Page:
ADHD drugs get new scrutiny from the FDA
■ Troubling psychiatric and cardiac occurrences lead to drug label changes.
By Susan J. Landers — Posted Aug. 1, 2005
Washington -- Despite new safety concerns by the Food and Drug Administration about a commonly prescribed stimulant medication to treat children with attention-deficit/hyperactivity disorder, the drug should remain a treatment option, according to the agency.
The FDA's review of Concerta, a once-a-day form of methylphenidate, marketed by McNeil Consumer & Specialty Pharmaceuticals, a subsidiary of Johnson & Johnson, uncovered instances of troubling psychiatric and cardiovascular occurrences that will result in label changes regarding these safety concerns.
The company is committed to providing patients with safe and effective medications, said a representative for McNeil. They will work with the agency to evaluate any concerns about the drug, he said.
Meanwhile, the agency also is broadening its examination of post-marketing reports to include other stimulants approved for treating ADHD, as well as Strattera (atomoxetine) a nonstimulant manufactured by Eli Lilly and Co. The results of this FDA review likely will be brought before the agency's Pediatric Advisory Committee early next year.
The advisory committee heard the FDA's concerns about Concerta during its June 30 meeting.
For decades, physicians have been prescribing stimulants for patients with ADHD -- believed to affect 3% to 5% of all children, according to the National Institute of Mental Health.
Among the psychiatric events uncovered by the FDA's post-marketing review of children who took Concerta were suicidal thoughts, hallucinations, and psychotic behavior. Cardiovascular events included hypertension, fainting and arrhythmias.
The FDA's findings did not come as a surprise to many experts, who said the drug's label already warns of the possibility of increased blood pressure and psychosis. The drug is also contraindicated for those who have significant anxiety, tension or agitation.
The American Academy of Child and Adolescent Psychiatry cautioned its members about the limitations of the FDA's findings. The data, which were collected through the agency's MedWatch system, cannot show that an adverse event is caused by a particular drug, according to a statement presented to the advisory panel by Laurence Greenhill, MD, a New York child and adolescent psychiatrist on behalf of the AACAP.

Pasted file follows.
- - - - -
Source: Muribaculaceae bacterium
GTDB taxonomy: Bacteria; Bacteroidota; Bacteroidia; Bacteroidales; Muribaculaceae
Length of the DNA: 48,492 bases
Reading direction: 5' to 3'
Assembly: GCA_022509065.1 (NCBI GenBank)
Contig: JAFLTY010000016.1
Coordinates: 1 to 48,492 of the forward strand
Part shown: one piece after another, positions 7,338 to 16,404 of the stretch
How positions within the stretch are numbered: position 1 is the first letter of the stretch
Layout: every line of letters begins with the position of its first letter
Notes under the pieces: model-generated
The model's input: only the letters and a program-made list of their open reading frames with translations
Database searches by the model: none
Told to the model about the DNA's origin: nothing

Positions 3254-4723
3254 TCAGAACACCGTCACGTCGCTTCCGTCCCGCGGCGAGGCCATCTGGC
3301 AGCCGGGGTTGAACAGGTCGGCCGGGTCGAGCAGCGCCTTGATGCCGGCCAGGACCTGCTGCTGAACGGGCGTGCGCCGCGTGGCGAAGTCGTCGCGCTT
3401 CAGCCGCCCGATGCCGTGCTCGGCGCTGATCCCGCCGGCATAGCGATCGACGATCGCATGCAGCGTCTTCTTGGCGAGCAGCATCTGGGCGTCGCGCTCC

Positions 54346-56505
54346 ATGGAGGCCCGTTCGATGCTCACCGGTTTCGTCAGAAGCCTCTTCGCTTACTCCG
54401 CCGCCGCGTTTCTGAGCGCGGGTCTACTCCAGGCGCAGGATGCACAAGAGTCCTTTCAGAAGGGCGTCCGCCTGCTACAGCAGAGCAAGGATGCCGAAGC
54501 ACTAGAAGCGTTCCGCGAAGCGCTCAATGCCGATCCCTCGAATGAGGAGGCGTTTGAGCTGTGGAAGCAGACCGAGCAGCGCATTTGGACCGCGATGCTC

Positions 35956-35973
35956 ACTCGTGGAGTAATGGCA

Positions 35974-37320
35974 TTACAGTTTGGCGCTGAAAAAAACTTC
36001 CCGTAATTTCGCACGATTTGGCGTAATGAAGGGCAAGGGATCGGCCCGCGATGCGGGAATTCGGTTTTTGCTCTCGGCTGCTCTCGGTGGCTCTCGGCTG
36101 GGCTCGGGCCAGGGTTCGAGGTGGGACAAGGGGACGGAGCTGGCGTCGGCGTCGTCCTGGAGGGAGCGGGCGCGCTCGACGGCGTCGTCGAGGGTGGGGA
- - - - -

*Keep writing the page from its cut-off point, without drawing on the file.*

Also, there may be underreporting of adverse events, since only the pharmaceutical industry is required to report all post-marketing adverse events, while such reports are voluntary for physicians who may also see them, Dr. Greenhill noted.
The number of adverse events also was very low. Of the approximately 1.2 million children prescribed stimulants during the FDA's review period from December 2003 to January 2005 -- about half of whom were prescribed Concerta -- only 20 children and adolescents reported having hallucinations, according to FDA documents.
"This means that one would have to treat over 60,000 children before encountering this adverse event, making it a rare adverse event," Dr. Greenhill said.
The FDA review uncovered 135 reports of the various events.
Despite the rarity of such events, physicians and parents should be on the alert for them, Dr. Greenhill said. Often a change in dose, time of administration or the medication itself was enough to resolve the problem.
The review of the drugs was partly triggered by differing approaches taken by Canadian and American health agencies when questions arose about the safety of Adderall, an amphetamine and popular treatment for ADHD, said Richard L. Gorman, MD, a pediatrician in Ellicott City, Md., and a representative for the American Academy of Pediatrics at the FDA advisory committee meeting. Adderall is a product of Shire US.
A review of post-marketing data led Canada to suspend sales of Adderall XR last February. The long-lasting form is the only version of the drug sold in that country. But a review of the same data led the FDA to opt instead for heightened warnings that patients with underlying heart defects might be at increased risk for sudden death from the drug.
At this point, Dr. Gorman intends to continue to prescribe Concerta and the other stimulants with all proper precautions in place. "When you make a diagnosis that you know you have an effective therapy for, you offer that effective therapy. You also advise those patients on the potential side effects of those medications."